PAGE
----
A SIGNIFICANT shift in mindset - and sowing times - may hold the key to achieving a yield goal for a South East grower.
Brett Gilbertson, Rendelsham, is aiming to produce a 12 tonne a hectare crop but so far has topped out at 11.5t/ha.
"We're setting them up properly, but frosts have touched us up," he said.
To boost his yields, Mr Gilbertson is taking inspiration from New Zealand and Europe, coupled with local data from year one of the SA Crop Technology Centre, and has sown European long-season variety Accroc.
He is one of a group of SE farmers who have banded together to help boost crop results in their high-rainfall area.
He is hosting the SA Crop Technology Centre this year, after his neighbour hosted it last year.
He was one of a group of local growers heading to Tas to view its hyper-yielding trial site and was a keen supporter of developing a local trial.
Mr Gilbertson said more than one year's data would be needed to make major changes but already farmers, including him, were seeing opportunities.
"More and more farmers are taking on information from the site," Mr Gilbertson said.
"Having the site down here and being able to relay what we can do has really sparked an interest."
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But he has tried one new technique already.
He said one of the "biggest things to get my head around" was the seeding time.
He sowed the crop in early May and will not seed the remainder of his Trojan wheat crop until the second week in June, to ensure it does not flower before frost-prone October.
"It's almost an education program to sow early, seeings as long season varieties are probably the way we have to go to get those very high yields," he said.
He said this provided a potential clash with his livestock operation.
"We're all busy doing other things at that time, such as scanning ewes, feeding stock and finishing lambs," he said.
"I'm used to getting that done and out of the way before sowing but yield and profit will change our mindset rapidly."
Mr Gilbertson said there were also pay-offs with the dual-purpose Accroc.
"Last year they replicated grazing in the trial site and they were some of the highest-yielding crops," he said.
"That pricks the ears up of people in the area, when realising they can do dual-purpose and still get high yields."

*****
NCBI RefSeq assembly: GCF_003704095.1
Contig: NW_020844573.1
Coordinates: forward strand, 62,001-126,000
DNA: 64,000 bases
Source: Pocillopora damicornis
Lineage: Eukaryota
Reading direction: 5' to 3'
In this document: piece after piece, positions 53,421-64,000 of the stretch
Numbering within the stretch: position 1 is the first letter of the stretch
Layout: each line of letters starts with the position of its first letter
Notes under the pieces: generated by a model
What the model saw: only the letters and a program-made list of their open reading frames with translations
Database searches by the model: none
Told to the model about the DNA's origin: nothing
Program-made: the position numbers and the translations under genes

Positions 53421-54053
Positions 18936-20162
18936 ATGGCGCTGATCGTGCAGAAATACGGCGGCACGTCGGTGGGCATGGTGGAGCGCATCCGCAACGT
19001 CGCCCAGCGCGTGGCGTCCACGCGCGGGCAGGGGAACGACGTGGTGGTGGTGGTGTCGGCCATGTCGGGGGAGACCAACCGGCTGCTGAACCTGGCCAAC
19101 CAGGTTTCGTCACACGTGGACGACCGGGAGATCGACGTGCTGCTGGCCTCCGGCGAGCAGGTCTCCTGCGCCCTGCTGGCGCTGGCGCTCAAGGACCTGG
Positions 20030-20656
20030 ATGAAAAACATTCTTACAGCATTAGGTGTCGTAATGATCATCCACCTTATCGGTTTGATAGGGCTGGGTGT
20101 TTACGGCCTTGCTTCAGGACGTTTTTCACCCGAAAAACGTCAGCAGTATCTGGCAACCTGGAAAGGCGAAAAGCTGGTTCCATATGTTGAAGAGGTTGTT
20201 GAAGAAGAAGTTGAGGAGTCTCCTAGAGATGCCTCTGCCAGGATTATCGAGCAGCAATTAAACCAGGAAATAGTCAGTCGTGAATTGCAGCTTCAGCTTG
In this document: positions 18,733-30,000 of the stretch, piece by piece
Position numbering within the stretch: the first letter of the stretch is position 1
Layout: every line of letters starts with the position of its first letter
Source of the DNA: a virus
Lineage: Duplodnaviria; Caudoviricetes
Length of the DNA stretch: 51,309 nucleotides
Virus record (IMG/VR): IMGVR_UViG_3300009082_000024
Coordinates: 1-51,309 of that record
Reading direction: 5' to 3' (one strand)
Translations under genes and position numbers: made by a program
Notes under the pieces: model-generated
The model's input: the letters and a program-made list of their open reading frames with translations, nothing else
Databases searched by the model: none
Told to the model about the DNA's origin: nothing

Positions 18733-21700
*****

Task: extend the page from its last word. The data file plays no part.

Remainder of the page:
It's almost an education program to sow early, seeings as long season varieties are probably the way we have to go to get those very high yields.
Mr Gilbertson said grazing Accroc in July/August worked in with his system.
"Our ewes would have lambed by then and any rest we can give our pastures is very important," he said.
The crop would then be harvested in January.
Mr Gilbertson said the earlier sowing time of Accroc halved the available weed management tools.
"When we sow in the second week of June, we can get very good knockdown of weeds, so we can control weeds prior to germination," he said.
"Sowing prior to the break or at the break of the season, we've got to rely on in-crop weed control."
Mr Gilbertson crops about 1620ha, split between broadbeans, canola and cereals, alongside lambing about 6500 ewes and about 200 cows.
He is also trying new techniques to push his canola yields further.
Last year he applied more urea, earlier, to encourage foliage growth pre-flowering, and the results have encouraged him to try again.
The Gilbertsons, including Brett's wife Melinda, and children Tom, Emily, Hannah and Daisy, store all grain on-farm and sell directly into the dairy and piggery feed markets in Mount Gambier and western Vic, with the balance sold to grain handlers.
"We're trying to get price premiums," Mr Gilbertson said.
"We usually aim for winter premium - this isn't the year for that, the price premium was at harvest, but in the past the system has paid for itself."
He said the desire to chase high yields was a family tradition with the local newspaper recently reprinting a story from 1969 that showed his father and uncle growing a record-breaking crop for the district.
"It's a generational thing to try to push the envelope," he said.